THOMAS HAIGH6 Concertos for Harpsichord (1783)
BARBARA HARBACH, harpsichord
World Premiere Recordings
“Harbach’s playing is delightful, relentless, and in strict tempo when the music demands, backing off when her ‘solo’ parts come in with their only slightly varied lines. She performs each of the fast movements energetically, and the slow movements with considerable grace… [For anyone] looking for sheer joyous entertainment, you should obtain this excellent disc.”
Bertil van Boer, Issue 36:6, Fanfare [July/Aug 2013]
“Thomas Haigh (1769-c.1808) was an accomplished and well-regarded musician and composer in his day… His six concertos are designed to be performed as keyboard solos or with the accompaniment of two violins and cello. Harbach performs them as solos. I did not miss the strings on account of the beautiful Willard Martin harpsichord she plays…Well-recorded on this release, it has an incisive attack and a sweet, full decay… Haigh’s music is optimistic and lighthearted. He has a gentle sense of humor… His music also shows some traces of his British ancestry… Barbara Harbach plays with gracious enthusiasm. Lovers of Haydn’s music may be curious to hear how his gifted pupil put to use what must have been extraordinary lessons.”
Katz, American Record Guide [July/August 2013]
“[This is music] with a heavy reliance upon melodic ideas, of which Haigh seems proficient. The keyboard is demanding with a lot of technical wizardry required…. Haigh is a fine composer—and these are premiere recordings as well… classical period aficionados will find much interest here. Barbara Harbach sits atop these opuses with much authority and evident pleasure that comes across in these recordings. The sound of her Willard Martin 1989 harpsichord is rather bright and forceful, yet of a crystalline clarity. She projects Haigh’s intention with panache and an effortless sense of style.”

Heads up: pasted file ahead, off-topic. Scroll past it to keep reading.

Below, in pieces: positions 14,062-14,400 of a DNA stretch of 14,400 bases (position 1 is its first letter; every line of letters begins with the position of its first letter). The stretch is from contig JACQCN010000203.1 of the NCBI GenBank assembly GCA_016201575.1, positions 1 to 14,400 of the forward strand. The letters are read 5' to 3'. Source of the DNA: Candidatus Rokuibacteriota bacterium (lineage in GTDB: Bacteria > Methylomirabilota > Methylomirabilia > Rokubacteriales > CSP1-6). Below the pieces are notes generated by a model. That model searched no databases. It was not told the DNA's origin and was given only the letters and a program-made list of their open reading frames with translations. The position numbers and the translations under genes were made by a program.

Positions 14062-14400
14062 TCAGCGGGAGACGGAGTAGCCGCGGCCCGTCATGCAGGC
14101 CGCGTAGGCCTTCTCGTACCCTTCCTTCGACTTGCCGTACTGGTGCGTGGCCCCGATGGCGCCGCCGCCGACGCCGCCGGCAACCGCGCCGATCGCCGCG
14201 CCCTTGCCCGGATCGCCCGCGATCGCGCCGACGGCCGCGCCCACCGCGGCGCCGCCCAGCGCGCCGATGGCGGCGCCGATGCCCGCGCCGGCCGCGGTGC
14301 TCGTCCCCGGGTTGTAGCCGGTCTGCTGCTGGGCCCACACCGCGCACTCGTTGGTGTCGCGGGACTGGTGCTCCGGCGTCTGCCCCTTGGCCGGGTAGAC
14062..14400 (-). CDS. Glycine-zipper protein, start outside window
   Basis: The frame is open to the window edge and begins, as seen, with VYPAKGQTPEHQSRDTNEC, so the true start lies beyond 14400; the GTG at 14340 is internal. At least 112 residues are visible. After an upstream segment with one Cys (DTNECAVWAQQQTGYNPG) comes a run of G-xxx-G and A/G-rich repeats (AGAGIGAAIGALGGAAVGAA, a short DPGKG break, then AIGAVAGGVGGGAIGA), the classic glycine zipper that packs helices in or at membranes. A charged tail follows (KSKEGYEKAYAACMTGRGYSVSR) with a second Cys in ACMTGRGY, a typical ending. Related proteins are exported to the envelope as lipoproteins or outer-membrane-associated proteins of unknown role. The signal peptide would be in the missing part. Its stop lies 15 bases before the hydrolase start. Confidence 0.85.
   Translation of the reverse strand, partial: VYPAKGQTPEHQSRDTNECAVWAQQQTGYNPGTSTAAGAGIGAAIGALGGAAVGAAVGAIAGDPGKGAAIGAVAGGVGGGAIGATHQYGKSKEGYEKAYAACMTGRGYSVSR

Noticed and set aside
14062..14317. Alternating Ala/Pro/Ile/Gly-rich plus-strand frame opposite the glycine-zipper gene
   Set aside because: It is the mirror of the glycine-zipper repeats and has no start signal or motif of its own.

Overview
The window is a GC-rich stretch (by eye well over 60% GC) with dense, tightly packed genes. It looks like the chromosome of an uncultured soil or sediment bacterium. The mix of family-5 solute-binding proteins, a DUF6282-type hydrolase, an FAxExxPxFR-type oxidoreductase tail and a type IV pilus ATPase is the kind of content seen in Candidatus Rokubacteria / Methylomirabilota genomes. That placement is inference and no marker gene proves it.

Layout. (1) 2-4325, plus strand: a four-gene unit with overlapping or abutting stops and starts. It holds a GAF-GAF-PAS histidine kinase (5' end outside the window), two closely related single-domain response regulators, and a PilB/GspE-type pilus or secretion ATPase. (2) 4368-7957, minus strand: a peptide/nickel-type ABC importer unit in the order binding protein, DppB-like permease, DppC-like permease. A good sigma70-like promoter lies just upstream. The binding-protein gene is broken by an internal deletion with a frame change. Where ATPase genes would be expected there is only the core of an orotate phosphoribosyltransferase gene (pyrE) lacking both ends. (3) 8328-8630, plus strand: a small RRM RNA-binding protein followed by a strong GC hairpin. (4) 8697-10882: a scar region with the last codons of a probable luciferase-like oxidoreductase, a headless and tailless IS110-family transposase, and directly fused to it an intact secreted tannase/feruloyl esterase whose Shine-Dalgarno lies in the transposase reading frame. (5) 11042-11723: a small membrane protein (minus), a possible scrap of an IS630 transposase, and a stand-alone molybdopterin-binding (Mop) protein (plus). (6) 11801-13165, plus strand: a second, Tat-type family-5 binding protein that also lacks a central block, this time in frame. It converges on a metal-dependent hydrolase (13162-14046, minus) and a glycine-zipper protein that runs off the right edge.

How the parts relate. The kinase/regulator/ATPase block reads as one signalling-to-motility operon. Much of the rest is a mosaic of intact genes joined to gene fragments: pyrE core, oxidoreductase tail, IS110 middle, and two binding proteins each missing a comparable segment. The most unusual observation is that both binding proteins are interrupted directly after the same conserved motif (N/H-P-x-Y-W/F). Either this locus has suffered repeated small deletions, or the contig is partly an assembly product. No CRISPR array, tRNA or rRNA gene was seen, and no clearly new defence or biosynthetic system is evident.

Steven Ritter, Audiophile Audition [May 2013]
PROGRAM NOTESHarpsichord built by Willard Martin in 1989, a copy of an 18th century two-manual French double harpsichord, designed by François Blanchet.
Thomas Haigh (1769-c.1808) was a pianist, violinist and composer. He studied with Franz Joseph Haydn in London during Haydn’s first visit to London in 1791-1792 and dedicated his Violin Sonatas Op. 8 and Op. 10 to Haydn. Haigh arranged many of Haydn’s works for piano such as Symphonies No.70 and No.81 as well as the Armida Overture. Several of Haigh’s publications appear to date from 1815-1819, and it may be that Haigh died later than 1808, since posthumous publication of new works rarely occurred.
Six Concertos for the Harpsichord or Piano Forte with accompaniments for two Violins and Cello was published in London for the author in 1783. Harbach has chosen to record the Six Concertos as solo harpsichord concertos without the accompanying violins and violoncello. In the time of Haigh, it was fashionable and accepted to write accompanied and unaccompanied concertos. Thomas Arne (1710-1778) wrote six keyboard concertos that may be played with or without the two oboes and strings.
The Six Concertos are inventive, and each is different in style and melodic construction. Some general characteristics include brilliant, virtuosic and idiomatic keyboard figurations (cross hands, cross rhythms of three against two, chromatic scales, parallel thirds in both slow and fast movements); numerous embellishments, such as trills and figurations typical of the times and reflecting Haigh’s study with Haydn; and a variety of rhythmic figurations that go from throbbing eighth-notes to triplets, to sixteenth-notes with fast scalar runs; ascending and descending octaves; arpeggios and tremolos. The melodies are charming and appealing, often with folk-like, triadic melodic construction and Alberti bass accompaniments abound, producing driving energy and rhythms. While the concertos have limited repetition or development of ideas, most movements provide cadenza opportunities.